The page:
Appraising Horses

Regardless of how long it takes for a horse’s value to increase, it’s the horse owner’s responsibility to notify the insurance company when a policy needs to be adjusted, up or down.

“It’s up to the insured to call and request an increase,” Pat advises. “We can do that at any point during the year as long as the increase is warranted.”

In addition to a bill of sale, training receipts and show records, current market trends can also be used as an indicator of your horse’s worth. The sale price of horses with similar breeding, age, training and showing experience can provide comparable valuations.

It’s important to remember that these are only estimates. A brother and sister from the same bloodline, but foaled one year apart can significantly vary in worth. The siblings will mature at different rates depending on their individual conformation, soundness, temperament, training and, in later years, whether they are bred or not. Value can also change if a horse is gelded or a mare is barren, assuming they are of breeding quality.

Establishing a value for your horse can become an emotional process. If you’ve bred, raised and trained the horse yourself, you may be inclined to think the horse is worth more than he may actually be. 

Ultimately, the “burden of proof” remains with the individual purchasing the policy. It’s beneficial to save receipts, bills of sale, stud fee advertisements, training receipts, and show and breeding records so that the information is readily available if requested.

Equine Insurance Policy 4-1-1

Unsure of what type of policy is right for your horse? There are several to choose from.

Annual premiums are based on a percentage of your horse’s estimated value and can differ from one company to the next. The percentage is determined by your horse’s age and discipline.

There are many different types of exclusions in insurance policies and it is always a good idea to review your policy with your agent to go over those exclusions.

“If there are pre-existing conditions for a horse, most policies will have exclusions for those pre-existing conditions; however, it is always good to communicate with your agent to make sure you understand the coverages provided under any insurance policy,” says Karen Shedlauskas, horse insurance specialist for Markel.

Mortality/Theft

Insurance companies require that you purchase a mortality/theft policy before any additional coverage can be purchased. While the annual premium is based on a percentage of your horse’s estimated value, insurance companies have established minimum policy prices. Many companies now offer some colic coverage as part of the mortality/theft policy.

Medical/Surgical

Major medical coverage can be purchased as an addendum to a mortality/theft policy.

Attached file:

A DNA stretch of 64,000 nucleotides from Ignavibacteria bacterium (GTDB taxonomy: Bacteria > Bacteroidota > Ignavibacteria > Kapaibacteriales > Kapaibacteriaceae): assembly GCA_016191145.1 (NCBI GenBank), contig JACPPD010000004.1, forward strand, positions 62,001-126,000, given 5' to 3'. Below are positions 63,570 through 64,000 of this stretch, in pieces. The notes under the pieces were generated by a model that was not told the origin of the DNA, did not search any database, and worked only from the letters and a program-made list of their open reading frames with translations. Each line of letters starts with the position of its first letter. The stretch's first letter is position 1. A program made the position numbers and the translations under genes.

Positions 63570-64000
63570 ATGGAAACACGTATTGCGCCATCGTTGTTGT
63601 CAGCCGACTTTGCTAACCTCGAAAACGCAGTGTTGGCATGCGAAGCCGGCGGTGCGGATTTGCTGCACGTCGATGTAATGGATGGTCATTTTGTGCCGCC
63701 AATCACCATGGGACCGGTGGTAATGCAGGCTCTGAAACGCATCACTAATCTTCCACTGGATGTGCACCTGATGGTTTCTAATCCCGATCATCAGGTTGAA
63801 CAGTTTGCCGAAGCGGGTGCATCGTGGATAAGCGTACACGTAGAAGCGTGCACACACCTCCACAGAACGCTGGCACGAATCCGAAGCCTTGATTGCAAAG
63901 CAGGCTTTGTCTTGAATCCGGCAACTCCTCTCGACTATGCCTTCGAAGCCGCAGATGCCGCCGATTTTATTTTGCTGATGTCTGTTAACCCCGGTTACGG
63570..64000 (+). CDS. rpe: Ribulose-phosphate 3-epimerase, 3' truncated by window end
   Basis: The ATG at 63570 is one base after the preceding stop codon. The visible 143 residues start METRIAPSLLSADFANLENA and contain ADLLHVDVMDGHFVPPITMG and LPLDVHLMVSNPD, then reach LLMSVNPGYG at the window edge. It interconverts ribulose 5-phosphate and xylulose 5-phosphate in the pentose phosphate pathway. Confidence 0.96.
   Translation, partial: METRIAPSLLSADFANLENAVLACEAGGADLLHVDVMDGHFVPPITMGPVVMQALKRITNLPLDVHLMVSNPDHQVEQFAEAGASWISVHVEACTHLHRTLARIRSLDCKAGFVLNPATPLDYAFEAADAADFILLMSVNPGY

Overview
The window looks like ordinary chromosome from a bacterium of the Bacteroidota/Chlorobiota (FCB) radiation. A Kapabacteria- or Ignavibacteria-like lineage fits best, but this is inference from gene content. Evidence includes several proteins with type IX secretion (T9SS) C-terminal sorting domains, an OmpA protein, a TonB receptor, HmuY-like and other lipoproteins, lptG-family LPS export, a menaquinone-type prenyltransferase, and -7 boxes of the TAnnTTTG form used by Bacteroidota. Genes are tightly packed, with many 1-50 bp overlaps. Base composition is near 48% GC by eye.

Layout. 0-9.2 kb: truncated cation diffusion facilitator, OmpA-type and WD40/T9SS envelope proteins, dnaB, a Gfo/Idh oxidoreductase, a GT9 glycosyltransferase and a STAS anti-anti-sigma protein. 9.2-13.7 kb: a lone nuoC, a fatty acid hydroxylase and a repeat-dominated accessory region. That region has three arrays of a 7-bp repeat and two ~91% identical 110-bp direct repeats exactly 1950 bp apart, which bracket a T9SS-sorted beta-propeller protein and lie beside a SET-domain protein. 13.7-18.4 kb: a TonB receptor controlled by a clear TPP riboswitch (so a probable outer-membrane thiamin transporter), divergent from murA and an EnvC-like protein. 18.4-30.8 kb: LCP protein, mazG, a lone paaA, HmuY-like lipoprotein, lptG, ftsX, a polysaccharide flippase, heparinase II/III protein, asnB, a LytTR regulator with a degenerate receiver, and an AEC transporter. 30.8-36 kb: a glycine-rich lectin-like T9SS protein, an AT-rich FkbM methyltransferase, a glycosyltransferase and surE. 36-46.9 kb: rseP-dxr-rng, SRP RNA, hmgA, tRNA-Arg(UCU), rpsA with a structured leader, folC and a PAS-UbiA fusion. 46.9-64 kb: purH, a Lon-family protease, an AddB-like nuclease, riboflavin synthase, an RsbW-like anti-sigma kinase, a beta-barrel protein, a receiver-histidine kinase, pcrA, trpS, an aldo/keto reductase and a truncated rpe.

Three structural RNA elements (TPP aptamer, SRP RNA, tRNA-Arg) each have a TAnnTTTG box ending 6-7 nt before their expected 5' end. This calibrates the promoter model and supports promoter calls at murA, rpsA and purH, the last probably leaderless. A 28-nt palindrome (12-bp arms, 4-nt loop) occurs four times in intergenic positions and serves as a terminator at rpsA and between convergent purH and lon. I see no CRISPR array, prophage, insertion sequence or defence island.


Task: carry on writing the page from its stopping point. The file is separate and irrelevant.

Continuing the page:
Once your horse is insured, you are required to provide any care necessary to save the horse.

If your horse suffers colic and is a good candidate for surgery, and you opt not to put the horse through the stress of surgery and choose to euthanize, the company is not obligated to pay on the policy unless it has agreed to euthanasia. If putting the horse down is thought to be the most humane option, the owner or the veterinarian should contact the insurance provider immediately. If all means are taken to save the horse and the horse does not make it, then you will be paid on the policy.

Infertility or Accident, Sickness, Disease (ASD)

Infertility or accident, sickness and disease policies are reserved for breeding stallions. A stallion’s estimated value is determined based on his stud fee and the number of mares he settles over a given period of time. If he becomes infertile, you’re insuring against the loss. A broodmare’s value as a producer would also need to be determined based on the value of her foals. However, such policies are expensive. Some insurance companies call this type of policy “infertility” insurance, others call it ASD.

Markel: Offering Insurance Protection and Peace of Mind

As a member of AQHA, you’re among horse enthusiasts who want only the best for you and your horse. At Markel, we focus on protecting your equestrian lifestyle, including your horses, home, barn, tack, and equipment. Whether you have one horse or an entire stable, keep horses for pleasure or business, Markel can fully protect you. Click here to start an online insurance quote today!

Additionally, AQHA members are eligible for a 10% association credit applicable to a commercial equine liability policy, or towards the liability premium of a farm package policy. Learn more at www.aqha.com/markel.